President Trump greets House Speaker Paul D. Ryan (R-Wis.). He is joined by the congressional leadership and his family as he formally signs his Cabinet nominations into law. (Scott Applewhite/AP)

After eight years of fighting President Obama, congressional Republicans are hoping their fortunes have turned. With President Trump now in the White House, GOP leaders on Capitol Hill are aiming for an early record of legislative accomplishment. Vice President Pence has been telling his former congressional colleagues to “buckle up” for a busy first 100 days.

Of course, there are some cautionary signals. Trump’s team hasn’t yet offered names for 660 of the 690 presidential appointments that require Senate approval. And some Republican senators have started objecting to the plan to repeal Obamacare immediately, without a replacement at the ready.

But here’s another reason GOP leaders should be cautious. My research suggests that when laws are written quickly, they can contain mistakes that complicate policy implementation. That risk is worsened by recent cuts to the congressional office that helps members translate their ideas into laws.

How the ‘politics of haste’ creates errors in legislation

When laws are poorly written and contain errors, policies fall victim to what political scientist David Mayhew has identified as the “the politics of haste.” The term comes from the 1960s, when Lyndon Johnson and a supportive Congress hurried to pass as many bills as they could under a strong Democratic majority. The result: a raft of poorly written laws that did not always fully address the problems they intended to solve, or even created new problems of their own.

But there’s a bigger issue. Members of Congress must translate policy ideas into language clear enough to be put into practice by the states, the federal bureaucracy and the courts. Even something as seemingly trivial as formatting items as a paragraph rather than a bulleted list can make it impossible to apply a law uniformly across the country.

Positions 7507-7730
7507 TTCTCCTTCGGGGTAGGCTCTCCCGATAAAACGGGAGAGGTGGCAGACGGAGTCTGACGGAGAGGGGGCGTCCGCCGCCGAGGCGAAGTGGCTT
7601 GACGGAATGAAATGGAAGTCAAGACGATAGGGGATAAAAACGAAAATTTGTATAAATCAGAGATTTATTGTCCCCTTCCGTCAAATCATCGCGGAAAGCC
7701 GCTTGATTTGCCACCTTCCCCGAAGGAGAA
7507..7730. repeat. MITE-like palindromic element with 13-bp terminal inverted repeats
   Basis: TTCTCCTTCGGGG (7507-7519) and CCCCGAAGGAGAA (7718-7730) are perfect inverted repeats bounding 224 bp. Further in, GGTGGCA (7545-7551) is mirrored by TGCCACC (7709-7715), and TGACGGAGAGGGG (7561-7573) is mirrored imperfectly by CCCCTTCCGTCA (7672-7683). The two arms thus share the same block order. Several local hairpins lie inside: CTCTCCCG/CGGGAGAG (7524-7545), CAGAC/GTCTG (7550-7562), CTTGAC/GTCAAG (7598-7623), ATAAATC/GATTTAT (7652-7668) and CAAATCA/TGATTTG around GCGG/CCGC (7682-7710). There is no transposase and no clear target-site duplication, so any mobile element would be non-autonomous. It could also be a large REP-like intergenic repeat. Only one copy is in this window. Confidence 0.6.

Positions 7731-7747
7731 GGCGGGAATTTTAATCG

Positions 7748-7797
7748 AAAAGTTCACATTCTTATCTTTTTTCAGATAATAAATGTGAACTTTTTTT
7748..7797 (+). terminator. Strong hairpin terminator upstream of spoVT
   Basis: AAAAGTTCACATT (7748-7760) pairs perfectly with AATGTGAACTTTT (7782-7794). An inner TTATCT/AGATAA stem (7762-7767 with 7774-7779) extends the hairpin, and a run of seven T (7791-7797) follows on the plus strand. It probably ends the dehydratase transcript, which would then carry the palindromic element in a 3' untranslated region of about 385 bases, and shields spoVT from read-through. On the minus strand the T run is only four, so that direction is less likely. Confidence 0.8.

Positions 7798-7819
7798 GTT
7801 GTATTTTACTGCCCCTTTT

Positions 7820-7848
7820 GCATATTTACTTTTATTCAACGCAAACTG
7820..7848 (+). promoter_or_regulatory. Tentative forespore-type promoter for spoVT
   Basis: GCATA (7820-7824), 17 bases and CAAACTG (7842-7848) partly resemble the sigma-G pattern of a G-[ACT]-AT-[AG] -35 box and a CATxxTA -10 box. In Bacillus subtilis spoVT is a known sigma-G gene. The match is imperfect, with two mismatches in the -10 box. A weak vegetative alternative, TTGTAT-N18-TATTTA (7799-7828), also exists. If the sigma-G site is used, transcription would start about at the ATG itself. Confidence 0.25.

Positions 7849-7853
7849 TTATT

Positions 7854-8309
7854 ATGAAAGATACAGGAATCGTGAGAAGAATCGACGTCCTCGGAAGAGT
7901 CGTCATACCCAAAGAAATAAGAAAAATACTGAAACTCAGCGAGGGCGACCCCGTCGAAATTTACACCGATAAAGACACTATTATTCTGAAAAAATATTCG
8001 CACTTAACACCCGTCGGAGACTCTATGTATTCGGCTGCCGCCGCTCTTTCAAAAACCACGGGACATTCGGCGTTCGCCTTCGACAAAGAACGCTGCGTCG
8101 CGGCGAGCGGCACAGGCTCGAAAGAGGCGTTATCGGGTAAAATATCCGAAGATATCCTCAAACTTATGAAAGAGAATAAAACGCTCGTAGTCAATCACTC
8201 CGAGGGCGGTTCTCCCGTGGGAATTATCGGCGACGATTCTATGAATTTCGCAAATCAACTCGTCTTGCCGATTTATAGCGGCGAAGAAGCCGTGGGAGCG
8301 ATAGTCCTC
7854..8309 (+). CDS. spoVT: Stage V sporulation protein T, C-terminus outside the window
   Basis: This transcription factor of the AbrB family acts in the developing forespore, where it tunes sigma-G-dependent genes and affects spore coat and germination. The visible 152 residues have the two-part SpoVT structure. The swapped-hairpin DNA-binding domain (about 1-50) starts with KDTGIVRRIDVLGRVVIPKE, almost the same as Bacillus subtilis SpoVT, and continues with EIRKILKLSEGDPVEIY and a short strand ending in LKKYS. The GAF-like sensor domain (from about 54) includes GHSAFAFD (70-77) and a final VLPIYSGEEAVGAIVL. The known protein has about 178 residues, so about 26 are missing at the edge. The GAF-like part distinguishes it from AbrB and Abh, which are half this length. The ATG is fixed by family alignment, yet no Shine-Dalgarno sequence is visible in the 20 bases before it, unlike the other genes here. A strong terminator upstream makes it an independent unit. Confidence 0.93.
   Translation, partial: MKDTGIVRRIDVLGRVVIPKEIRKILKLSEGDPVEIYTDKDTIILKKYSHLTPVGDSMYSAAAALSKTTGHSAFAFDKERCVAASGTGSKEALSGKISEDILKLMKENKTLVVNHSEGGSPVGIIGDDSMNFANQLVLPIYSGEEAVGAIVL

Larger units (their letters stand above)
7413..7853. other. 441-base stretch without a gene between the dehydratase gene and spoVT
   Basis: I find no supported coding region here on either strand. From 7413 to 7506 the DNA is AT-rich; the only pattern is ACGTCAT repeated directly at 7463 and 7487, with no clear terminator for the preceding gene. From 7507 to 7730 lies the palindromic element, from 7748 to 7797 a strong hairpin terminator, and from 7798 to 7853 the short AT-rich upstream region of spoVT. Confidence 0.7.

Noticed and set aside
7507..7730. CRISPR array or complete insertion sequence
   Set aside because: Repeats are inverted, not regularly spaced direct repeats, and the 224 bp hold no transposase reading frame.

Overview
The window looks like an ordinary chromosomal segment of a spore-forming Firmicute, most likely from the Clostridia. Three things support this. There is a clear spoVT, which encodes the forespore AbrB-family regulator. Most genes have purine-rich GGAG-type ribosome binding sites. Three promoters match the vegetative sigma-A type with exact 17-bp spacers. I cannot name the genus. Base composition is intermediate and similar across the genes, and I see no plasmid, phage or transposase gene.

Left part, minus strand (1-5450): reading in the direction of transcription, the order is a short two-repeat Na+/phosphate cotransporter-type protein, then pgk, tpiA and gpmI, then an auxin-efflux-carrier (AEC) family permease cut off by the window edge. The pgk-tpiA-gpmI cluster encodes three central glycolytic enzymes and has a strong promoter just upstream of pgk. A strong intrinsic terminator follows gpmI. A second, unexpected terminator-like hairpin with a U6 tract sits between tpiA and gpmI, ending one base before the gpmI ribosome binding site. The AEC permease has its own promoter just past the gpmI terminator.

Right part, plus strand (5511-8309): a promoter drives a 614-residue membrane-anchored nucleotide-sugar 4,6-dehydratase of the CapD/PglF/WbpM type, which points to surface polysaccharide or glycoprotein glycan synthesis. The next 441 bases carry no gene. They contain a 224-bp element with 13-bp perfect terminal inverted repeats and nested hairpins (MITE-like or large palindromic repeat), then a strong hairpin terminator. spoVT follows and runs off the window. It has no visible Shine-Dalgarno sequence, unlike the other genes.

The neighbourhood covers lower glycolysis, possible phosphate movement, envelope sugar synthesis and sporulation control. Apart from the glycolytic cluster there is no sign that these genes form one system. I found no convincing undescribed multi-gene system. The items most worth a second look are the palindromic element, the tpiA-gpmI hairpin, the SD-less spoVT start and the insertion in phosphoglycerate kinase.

Take, for example, the Affordable Care Act and the Supreme Court decision in King v. Burwell. At the Supreme Court, the plaintiffs argued that the Affordable Care Act’s language about buying health insurance from “an exchange established by the State” meant that such exchanges had to established by individual states — not the federal government. The Obama administration argued that the language permitted health insurance exchanges within a state that had been established by the federal government.

The Obama administration argued that the law’s language was ambiguous due to simple drafting error; that position was backed up by testimony from current and former congressional staff members who helped write the law. According to a former Senate staffer, “at the end of the day, this should never have happened, and is a product of the rushed way a law was passed.” The Court ruled in favor of the Obama administration’s position, writing in its opinion that “the Act does not reflect the type of care and deliberation that one might expect of such significant legislation” due to “inartful drafting.”

That’s the potential downside of a poorly written law: years of upheaval in public policy, involving the courts in partisan politics, and forcing states and the federal government to spend thousands of hours and millions of dollars to litigate policy implementation.

How I tracked legislative error